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Vitamin D Blood Level Test

Last updated May 7, 2018

DoveMed.com

Vitamin D is naturally found only in a few foods, like cod liver oil, and fishes like salmon, mackerel, tuna, etc. Sometimes, a healthcare provider may prescribe prescription Vitamin D capsules.


What are the other Names for this Test? (Equivalent Terms)

  • 1,25 Dihydroxy-Vitamin D (Calcitriol) Test
  • 25-Hydroxycholecalciferol Test
  • Vitamin D(Cholecalciferol) Test

What is Vitamin D Blood Level Test? (Background Information)

  • Vitamin D is important in the formation of bones and teeth, since it helps in the absorption of calcium, phosphorus, and magnesium (to a lesser degree)
  • A lack of vitamin D make bones brittle, malformed, and they tend to lose their capacity for self-repair; leading to tooth decay and/or diseases, such as rickets (in children) and osteomalacia (in adults)
  • Excess vitamin D in the body, could also lead to hormonal imbalances, abnormal calcium metabolism, etc. This condition is called hypervitaminosis of vitamin D
  • Research has also indicated that vitamin D helps in body metabolic functions, fights cardiovascular diseases, helps in suppression of certain types of cancer cells, and in regulating auto-immunity
  • The blood contains two types of vitamin D:
    • 1,25-dihydroxyvitamin D [1,25(OH)(2)D]
    • 25-hydroxyvitamin D [25(OH)D]
  • 25-hydroxyvitamin D changes in the kidney to the active form of 1,25-dihydroxyvitamin D that is responsible for controlling calcium and phosphate levels in the body. Normally 25-hydroxyvitamin D is measured, by virtue of its higher concentration and longer half-life in blood, in order to indicate the quantity of vitamin D in the body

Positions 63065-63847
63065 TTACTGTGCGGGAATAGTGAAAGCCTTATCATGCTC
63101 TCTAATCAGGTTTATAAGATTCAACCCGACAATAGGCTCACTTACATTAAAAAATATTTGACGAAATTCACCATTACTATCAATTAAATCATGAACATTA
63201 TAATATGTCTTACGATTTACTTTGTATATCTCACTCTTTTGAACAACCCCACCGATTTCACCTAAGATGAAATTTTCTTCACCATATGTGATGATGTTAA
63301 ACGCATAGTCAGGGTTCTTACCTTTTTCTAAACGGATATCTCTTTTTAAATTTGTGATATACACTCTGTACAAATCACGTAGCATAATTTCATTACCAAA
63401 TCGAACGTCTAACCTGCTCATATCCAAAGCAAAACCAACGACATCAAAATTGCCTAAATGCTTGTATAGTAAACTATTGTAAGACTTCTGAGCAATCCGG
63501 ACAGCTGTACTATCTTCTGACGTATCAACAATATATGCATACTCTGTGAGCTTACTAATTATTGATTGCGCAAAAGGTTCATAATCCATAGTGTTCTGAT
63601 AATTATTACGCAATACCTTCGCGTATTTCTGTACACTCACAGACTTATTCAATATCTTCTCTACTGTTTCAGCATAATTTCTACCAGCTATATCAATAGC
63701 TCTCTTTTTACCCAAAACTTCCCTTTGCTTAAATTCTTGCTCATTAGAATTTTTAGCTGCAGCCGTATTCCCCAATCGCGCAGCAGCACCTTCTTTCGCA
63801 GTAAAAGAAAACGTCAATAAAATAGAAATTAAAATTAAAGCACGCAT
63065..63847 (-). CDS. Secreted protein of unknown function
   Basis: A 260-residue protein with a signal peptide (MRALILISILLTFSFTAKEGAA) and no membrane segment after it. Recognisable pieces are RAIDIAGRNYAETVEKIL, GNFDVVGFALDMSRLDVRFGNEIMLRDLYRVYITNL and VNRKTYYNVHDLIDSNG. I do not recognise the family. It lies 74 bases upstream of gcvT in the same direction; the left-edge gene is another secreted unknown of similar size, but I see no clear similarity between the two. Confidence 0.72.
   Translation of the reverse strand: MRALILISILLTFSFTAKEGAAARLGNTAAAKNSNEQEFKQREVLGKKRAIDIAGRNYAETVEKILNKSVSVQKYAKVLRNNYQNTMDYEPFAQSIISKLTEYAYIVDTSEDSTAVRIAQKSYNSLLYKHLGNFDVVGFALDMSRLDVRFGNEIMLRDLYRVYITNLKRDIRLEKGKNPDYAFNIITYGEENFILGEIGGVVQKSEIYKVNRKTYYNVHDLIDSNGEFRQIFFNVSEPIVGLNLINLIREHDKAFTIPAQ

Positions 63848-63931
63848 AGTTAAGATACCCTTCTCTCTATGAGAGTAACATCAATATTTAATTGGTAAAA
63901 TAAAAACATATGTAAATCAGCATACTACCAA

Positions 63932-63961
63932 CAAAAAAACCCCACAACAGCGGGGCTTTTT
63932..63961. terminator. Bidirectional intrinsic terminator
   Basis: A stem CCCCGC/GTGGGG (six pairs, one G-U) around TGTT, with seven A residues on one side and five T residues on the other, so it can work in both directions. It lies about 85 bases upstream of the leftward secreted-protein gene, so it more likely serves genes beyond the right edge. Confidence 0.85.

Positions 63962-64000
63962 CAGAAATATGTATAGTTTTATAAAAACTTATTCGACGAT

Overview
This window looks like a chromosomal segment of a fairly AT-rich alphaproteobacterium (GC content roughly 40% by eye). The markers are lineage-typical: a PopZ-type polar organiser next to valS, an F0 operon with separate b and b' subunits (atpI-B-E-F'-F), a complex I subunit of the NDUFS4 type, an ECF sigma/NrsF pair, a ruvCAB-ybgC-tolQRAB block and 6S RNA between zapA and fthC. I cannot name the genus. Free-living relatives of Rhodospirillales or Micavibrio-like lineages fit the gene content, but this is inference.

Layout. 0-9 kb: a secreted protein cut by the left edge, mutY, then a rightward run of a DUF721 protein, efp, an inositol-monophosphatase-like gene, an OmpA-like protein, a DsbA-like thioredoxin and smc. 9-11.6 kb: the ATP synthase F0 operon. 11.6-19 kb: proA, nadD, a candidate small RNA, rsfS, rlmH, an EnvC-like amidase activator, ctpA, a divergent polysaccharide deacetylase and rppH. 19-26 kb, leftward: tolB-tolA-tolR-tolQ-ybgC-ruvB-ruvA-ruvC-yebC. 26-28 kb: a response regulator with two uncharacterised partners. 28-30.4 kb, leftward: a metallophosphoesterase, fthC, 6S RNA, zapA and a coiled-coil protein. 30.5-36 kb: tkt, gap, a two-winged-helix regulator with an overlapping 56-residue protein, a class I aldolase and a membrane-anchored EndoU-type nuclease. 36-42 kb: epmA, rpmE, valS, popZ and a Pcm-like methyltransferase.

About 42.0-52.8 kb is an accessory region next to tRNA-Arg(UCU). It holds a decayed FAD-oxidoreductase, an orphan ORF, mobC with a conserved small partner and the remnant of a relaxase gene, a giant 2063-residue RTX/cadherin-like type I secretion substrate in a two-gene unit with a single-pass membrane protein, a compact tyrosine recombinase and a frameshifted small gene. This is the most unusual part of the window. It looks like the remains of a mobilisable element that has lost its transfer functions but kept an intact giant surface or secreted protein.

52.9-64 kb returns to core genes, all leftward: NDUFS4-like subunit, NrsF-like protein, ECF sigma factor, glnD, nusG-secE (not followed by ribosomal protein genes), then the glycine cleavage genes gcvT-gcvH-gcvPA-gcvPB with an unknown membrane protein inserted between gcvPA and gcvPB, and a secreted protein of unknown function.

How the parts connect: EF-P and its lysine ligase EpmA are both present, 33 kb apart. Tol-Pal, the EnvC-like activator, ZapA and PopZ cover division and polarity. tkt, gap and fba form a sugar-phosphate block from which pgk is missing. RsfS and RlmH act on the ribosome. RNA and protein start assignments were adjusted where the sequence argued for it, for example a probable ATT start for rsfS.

Vitamin D source: The body receives vitamin D through the food (or supplements) one takes, which is termed as exogenous. It is also produced on the skin when exposed to sunlight, called endogenous process.

Since, this leads to two types of vitamin D with differing chemical structures, they are named vitamin D2 and vitamin D3. Both vitamin forms have equal significance, though vitamin D3 is formed in the skin and vitamin D2 is found in foods and vitamin preparations.

  • Vitamin D Blood Level Testing: Test reports normally indicate only total 25-hydroxyvitamin D quantity, which basically is a measure of both vitamin D2 and vitamin D3. Sometimes, individual amounts of both are reported that add up together to indicate the total vitamin D status

What are the Clinical Indications for performing the Vitamin D Blood Level Test?

Individuals in the following scenario may be prescribed vitamin D testing and/or those requiring calcium, phosphorous, magnesium, or vitamin D supplementation. Those with:

  • Low levels of calcium or showing symptoms of vitamin D deficiency, such as bone weakness or malformation. In this scenario blood level of 25-hydroxyvitamin D is tested
  • In cases of abnormally high levels of calcium and/or phosphorus,blood levels of  1,25-dihydroxyvitamin D is tested
  • The high levels may be due to individuals having diseases, such as sarcoidosis, or certain types of lymphoma that cause to produce, excess amounts of calcium. Rarely, testing is also performed, where 1-alphahydroxylase enzyme abnormalities are suspected
  • Parathyroid gland problems: Parathyroid hormone is required for vitamin D activation and parathyroid hormone (called parathormone) helps in determining the amount of vitamin D in blood
  • Weakness in the bones, or bone-disease causing frequent signs and symptoms of calcium deficiency, such as frequent fractures
  • Before starting on medication for osteoporosis, testing for 25-hydroxyvitamin D is performed to establish baseline levels. Studies have indicated that almost 50% of those treated for osteoporosis, especially the elderly and women, are vitamin D deficient